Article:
Quiet end to a strong week for soybeans and corn
Soybeans were mixed on spread trade and profit taking, still finishing the week with strong gains sparked by Tuesday’s USDA numbers. Most forecasts have good near-term rainfall in parts of Argentina and Brazil, but more will be needed. While harvest is just getting underway in parts of Brazil, widespread activity is still a few weeks away. The Buenos Aires Grain Exchange says 19% of Argentina’s bean crop is in poor to very poor condition. The International Grains Council lowered its 2020/21 world soybean production guess 6 million tons to 359 million. Unknown destinations bought 318,000 tons of 2021/22 U.S. beans. That could turn out to be China when it is time for delivery. The NOPA says member firms crushed 183.159 million bushels of soybeans during December, a little bit less than expected, but up on the month and year. Soybean meal was mixed, following beans, and bean oil was down sharply with pressure from crude and palm oils.
Corn was mixed on spread trade and profit taking, also finishing the week with strong, USDA inspired gains. Corn is also watching weather in South America, while consolidating after the most recent round of highs. The early planting delays in South America have pushed back development and harvest, with the dry weather having a big impact on Argentina’s potential, and will also push back the planting of Brazil’s critical second crop. The Buenos Aires Grain Exchange cut its outlook for Argentina to 46 million tons, compared to 51 million a year ago, with 19% of the crop rated good to excellent, compared to 55% this time last year. 16% of the crop is called poor to very poor. The International Grains Council sees global 2020/21 corn production at 1.133 billion tons, compared to the previous projection of 1.146 billion. Chinese corn was higher heading into the U.S. session. Mexico bought 110,000 tons of 2020/21 U.S. corn. Mexico’s ban on GMO corn will reportedly include livestock feed. Ukraine’s Economic Ministry says corn exports since the start of the marketing year July 1st are 10.3 million tons, with total grain exports 18% behind the 2019/20 pace. Ethanol futures were steady to lower.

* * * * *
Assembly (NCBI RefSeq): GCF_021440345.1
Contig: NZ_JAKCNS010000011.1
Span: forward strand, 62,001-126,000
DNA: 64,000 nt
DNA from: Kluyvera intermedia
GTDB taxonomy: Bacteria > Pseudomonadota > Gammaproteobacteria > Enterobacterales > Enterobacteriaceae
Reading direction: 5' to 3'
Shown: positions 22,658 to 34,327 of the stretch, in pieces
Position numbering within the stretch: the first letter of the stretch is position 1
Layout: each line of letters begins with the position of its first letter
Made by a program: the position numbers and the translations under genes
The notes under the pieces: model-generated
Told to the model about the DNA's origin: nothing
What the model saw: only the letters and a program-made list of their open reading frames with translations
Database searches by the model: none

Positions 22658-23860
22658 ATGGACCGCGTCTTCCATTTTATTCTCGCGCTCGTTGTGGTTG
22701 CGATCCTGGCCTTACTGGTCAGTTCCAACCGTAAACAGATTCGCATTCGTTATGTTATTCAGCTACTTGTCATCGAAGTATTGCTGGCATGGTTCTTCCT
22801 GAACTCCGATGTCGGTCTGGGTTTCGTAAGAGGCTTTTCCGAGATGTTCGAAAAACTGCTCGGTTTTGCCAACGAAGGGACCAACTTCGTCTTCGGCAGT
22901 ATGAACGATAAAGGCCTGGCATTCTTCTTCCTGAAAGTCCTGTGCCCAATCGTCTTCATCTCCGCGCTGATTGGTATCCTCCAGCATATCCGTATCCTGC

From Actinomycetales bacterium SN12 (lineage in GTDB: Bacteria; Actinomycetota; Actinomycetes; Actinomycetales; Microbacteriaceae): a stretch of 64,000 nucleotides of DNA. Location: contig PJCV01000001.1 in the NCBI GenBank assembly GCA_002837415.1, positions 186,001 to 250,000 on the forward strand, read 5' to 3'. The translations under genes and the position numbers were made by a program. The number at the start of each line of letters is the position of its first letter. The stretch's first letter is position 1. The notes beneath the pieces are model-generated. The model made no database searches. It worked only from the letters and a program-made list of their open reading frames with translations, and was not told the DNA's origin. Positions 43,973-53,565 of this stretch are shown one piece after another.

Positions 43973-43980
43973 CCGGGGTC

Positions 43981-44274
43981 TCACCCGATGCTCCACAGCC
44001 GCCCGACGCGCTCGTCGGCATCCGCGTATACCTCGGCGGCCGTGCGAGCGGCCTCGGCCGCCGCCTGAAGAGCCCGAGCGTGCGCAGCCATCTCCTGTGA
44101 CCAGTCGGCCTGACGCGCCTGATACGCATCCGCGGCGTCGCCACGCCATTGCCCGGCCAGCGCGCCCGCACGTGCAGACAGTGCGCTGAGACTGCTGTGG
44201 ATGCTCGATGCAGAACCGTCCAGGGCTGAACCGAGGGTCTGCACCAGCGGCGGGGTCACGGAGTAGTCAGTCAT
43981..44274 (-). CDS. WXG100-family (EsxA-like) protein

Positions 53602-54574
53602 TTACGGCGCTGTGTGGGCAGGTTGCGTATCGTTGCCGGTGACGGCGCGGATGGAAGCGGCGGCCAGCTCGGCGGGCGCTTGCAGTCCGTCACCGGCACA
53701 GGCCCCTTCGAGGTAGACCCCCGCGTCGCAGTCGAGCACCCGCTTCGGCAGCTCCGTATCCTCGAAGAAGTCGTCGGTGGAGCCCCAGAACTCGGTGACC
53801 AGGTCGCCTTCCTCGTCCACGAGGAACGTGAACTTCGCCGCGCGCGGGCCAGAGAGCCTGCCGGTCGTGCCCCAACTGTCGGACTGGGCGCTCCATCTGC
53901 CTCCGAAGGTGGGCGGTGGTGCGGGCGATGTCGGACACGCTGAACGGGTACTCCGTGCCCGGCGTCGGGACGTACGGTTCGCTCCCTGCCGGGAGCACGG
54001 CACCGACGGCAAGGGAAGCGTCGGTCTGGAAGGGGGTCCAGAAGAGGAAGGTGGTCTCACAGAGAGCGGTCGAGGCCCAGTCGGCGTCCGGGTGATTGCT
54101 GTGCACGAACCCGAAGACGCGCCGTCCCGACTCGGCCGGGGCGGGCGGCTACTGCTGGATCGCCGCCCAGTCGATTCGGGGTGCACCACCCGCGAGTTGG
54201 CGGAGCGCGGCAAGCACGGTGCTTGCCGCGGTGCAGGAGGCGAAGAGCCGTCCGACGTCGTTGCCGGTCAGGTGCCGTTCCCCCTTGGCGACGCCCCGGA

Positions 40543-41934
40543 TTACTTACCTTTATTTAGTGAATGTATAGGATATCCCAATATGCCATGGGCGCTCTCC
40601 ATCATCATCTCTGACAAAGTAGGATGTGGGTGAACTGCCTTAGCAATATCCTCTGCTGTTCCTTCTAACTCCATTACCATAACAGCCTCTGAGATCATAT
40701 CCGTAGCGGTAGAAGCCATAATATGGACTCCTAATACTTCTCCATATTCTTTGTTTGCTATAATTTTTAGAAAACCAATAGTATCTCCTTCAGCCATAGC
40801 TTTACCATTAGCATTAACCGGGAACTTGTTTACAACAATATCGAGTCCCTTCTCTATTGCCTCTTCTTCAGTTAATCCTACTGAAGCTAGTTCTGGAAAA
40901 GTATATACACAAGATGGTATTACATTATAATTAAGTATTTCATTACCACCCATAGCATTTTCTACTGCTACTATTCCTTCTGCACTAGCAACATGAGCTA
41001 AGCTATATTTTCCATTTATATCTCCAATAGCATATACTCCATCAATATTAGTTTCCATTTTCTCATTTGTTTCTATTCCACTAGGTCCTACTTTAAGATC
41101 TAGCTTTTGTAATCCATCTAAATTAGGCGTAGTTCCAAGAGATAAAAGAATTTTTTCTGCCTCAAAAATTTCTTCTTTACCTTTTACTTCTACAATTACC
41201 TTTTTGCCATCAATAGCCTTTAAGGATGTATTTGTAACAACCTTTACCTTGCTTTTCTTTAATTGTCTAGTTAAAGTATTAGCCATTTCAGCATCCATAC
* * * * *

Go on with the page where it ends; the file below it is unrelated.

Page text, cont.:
The wheat complex was higher on short covering and technical buying, cementing sharply higher week to week finishes at the three U.S. exchanges. Russia reportedly will impose an export tax February 15th, double on March 1st, and could extend that duty into the next marketing year, but Ukraine isn’t signaling any policy change. Kyiv did agree last year to cap wheat exports at 17.5 million tons, with the marketing year to date total at 12.7 million tons. Still, those factors will likely send at least some export business to the U.S. The International Grains Council pegs 2020/21 world wheat production at 768 million tons, a million less than the prior estimate. Most forecasts do have precipitation in the U.S. Plains, but not enough to reverse drought conditions. DTN says Jordan is tendering for 120,000 tons of milling wheat and Japan bought 116,700 tons of wheat from the U.S., Australia, and Canada. The trade is also monitoring harvest activity in Australia.